Barbara Walther

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Barbara Walther
Barbara Walther.jpg
Court Information:
Texas District 51
Title:   Judge
Active:   1993-Present
Past position:   Family law master, 7th Judicial Administrative Judicial Region
Past position 2:   Attorney in private practice
Personal History
Party:   Republican
Undergraduate:   University of Texas at Austin
Law School:   Southern Methodist University
Candidate 2014:
Candidate for:  Texas Court of Criminal Appeals
Position:  Place 3
State:  Texas
Election information 2014:
Incumbent:  No
Primary date:  3/4/2014
Primary vote:  39.6%DefeatedD

Barbara Walther is the judge for District 51 in Texas. She was elected to the court in 1992 and was most recently re-elected on November 6, 2012, to a term that expires in 2016.[1]

Walther ran unsuccessfully for election to the Texas Court of Criminal Appeals (Place 3) in 2014.[2]



See also: Texas judicial elections, 2014
Walther ran for election to the Texas Court of Criminal Appeals.
Primary: She was defeated in the Republican primary on March 4, 2014, receiving 39.6 percent of the vote. She competed against Bert Richardson.[2][3][4]

Judicial poll

Below are the results of the 2014 judicial poll, conducted by the State Bar of Texas, which asked attorneys to cast a vote in favor of their preferred candidate in each appellate race.[5]

Place 3 Judge
Candidate: Votes:
Mark Bennett 2083
John Granberg 1802
Bert Richardson 2166
Barbara Walther 2115


Walther has been endorsed by the following organizations, as listed on her campaign website:

  • Roy Robb, Texas Director of Probation Services
  • "C" Club of Houston
  • Dallas Morning News
  • DFW Conservative Voters
  • Harris County Courtroom Observers
  • Longview News-Journal
  • Longview News Journal
  • San Angelo Standard Times
  • State Representative Drew Darby, 72nd District
  • State Representative (and former district judge) Tryon D. Lewis of Odessa
  • Texas Bipartisan Justice Committee
  • Texans for Lawsuit Reform
  • Texas Patriots PAC
  • The Association of Women Attorneys of Houston
  • Vote Smart Texas
  • The Eagle
  • United Republicans of Harris County[6]


Walther was re-elected without opposition to the 51st District Court.[1]

See also: Texas judicial elections, 2012


Walther received an associate degree from Stephens College. She received her undergraduate degree from the University of Texas at Austin and her J.D. degree from Southern Methodist University, Dedman School of Law.[7][8]


Walther began her career as a private practice attorney in Dallas, Texas. She worked in this position until 1983, when she moved her practice to San Angelo. In 1987, she was appointed a Title IV-D Family Law Master for the 7th Judicial Administrative Judicial Region. She was then elected judge of the 51st District Court in 1992.[7]

Awards and associations

  • 2008: Outstanding Jurist Award, American Academy of Matrimonial Lawyers Texas Chapter
  • 2007: Presidential Citation from State Bar President Martha Dickie
  • 2004: San Angelo Angel, San Angelo Schools Foundation
  • 1997: Named one of 85 Texas Women of Distinction, Girl Scout Councils of Texas
  • Texas Bar Foundation
  • State Bar of Texas
  • Texas Center for the Judiciary
  • Member, Court of Criminal Appeals Education Committee
  • Faculty member, Texas Center and Judicial Section education programs
  • Community Advisory Board, Laura W. Bush Institute for Women's Health[7]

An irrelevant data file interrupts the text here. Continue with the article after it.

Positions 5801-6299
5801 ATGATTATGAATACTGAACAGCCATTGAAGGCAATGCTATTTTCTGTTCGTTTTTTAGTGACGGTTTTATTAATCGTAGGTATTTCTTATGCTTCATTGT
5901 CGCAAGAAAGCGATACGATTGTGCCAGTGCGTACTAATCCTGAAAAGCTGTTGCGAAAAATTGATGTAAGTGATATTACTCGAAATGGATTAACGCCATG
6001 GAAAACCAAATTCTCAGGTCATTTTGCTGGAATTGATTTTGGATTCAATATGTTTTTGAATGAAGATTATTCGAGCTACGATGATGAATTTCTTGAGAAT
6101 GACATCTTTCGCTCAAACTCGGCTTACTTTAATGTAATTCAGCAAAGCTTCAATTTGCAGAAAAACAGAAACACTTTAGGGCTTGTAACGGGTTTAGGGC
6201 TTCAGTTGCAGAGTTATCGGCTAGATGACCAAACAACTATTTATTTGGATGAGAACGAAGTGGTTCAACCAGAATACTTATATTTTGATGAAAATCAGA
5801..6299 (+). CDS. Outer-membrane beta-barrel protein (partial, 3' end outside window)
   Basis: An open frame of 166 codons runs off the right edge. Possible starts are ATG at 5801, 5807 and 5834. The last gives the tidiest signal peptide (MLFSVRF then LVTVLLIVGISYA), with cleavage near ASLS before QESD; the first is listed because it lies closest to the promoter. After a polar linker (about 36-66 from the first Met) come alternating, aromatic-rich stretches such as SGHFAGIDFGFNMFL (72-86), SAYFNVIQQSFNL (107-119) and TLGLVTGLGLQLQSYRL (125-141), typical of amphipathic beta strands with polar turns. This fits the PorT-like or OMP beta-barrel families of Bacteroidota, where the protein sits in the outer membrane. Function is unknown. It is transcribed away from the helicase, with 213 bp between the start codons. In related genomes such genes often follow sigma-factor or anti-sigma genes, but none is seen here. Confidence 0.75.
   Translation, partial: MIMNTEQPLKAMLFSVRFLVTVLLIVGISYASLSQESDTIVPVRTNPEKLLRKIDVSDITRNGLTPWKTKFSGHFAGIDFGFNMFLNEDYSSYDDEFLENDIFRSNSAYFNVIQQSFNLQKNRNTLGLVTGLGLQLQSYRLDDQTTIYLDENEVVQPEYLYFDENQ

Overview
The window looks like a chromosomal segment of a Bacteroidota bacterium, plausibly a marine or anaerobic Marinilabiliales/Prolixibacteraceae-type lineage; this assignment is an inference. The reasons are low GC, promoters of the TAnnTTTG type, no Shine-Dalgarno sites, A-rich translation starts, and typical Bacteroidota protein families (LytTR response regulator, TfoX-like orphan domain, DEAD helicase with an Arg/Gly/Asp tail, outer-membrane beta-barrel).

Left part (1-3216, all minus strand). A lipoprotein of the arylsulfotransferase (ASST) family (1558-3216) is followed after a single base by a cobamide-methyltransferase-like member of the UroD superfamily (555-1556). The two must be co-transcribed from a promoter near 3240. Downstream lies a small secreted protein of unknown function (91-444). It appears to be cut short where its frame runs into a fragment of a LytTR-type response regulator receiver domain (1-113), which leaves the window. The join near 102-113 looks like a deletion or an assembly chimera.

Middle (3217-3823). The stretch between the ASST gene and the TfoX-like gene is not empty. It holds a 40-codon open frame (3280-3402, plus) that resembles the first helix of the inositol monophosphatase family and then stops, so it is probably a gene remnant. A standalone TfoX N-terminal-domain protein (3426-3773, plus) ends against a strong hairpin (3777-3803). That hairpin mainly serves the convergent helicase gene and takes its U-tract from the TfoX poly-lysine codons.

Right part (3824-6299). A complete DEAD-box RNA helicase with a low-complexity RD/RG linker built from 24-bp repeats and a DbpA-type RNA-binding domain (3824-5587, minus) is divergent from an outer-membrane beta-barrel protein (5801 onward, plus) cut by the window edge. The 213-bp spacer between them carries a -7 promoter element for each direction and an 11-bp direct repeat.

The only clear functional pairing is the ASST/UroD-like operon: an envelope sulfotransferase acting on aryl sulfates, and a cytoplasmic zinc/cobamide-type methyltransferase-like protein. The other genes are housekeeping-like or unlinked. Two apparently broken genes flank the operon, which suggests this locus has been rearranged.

Notable cases

FLDS and Warren Jeffs child custody case

Walther was a judge on the child custody case involving the Fundamentalist Church of Jesus Christ of the Latter-Day Saints (FLDS) that was raided by Texas authorities after receiving an anonymous phone call that there was abuse occurring on the FLDS compound. This led to the removal of 437 children, who were found by the court to be suffering from abuse due to the group's polygamist views.[9] Warren Jeffs, the leader of the Mormon sect, was later sentenced to life in prison for sexually assaulting two underage girls.[10]

Judge Walther, stated:

The court has ruled the conditions those children were in were not safe for the children.[11][12]

Scott Henson of the Dallas Morning News responded to the judge in an op-ed piece, writing:

You've ruled the existence of five girls between 16 and 19 who were pregnant or had children was evidence of systematic abuse, even though in Texas 16-year-olds can marry with parental consent. You've ruled young toddlers are in "immediate" danger because of their parents' beliefs or what might happen 15 years from now, not because anyone abuses them.[11][12]

Results following appeals

The Texas Court of Criminal Appeals upheld the life sentence, plus 20 years, which Walther imposed for FLDS sect leader Warren Jeffs, following his trial.[13]

However, in a separate ruling, the Texas Supreme Court found when Walther ordered child protective services to remove 416 FLDS children from the custody of their mothers, she abused her discretion.[13]

See also

External links


TexasUnited States District Court for the Eastern District of TexasUnited States District Court for the Western District of TexasUnited States District Court for the Northern District of TexasUnited States District Court for the Southern District of TexasUnited States bankruptcy court, Eastern District of TexasUnited States bankruptcy court, Western District of TexasUnited States bankruptcy court, Northern District of TexasUnited States bankruptcy court, Southern District of TexasUnited States Court of Appeals for the Fifth CircuitTexas Supreme CourtTexas Court of AppealsTexas Court of Criminal AppealsTexas District CourtsTexas County CourtsTexas County Courts at LawTexas Statutory Probate CourtsTexas Justice of the Peace CourtsTexas Municipal CourtsTexas countiesTexas judicial newsTexas judicial electionsJudicial selection in TexasTexasTemplate.jpg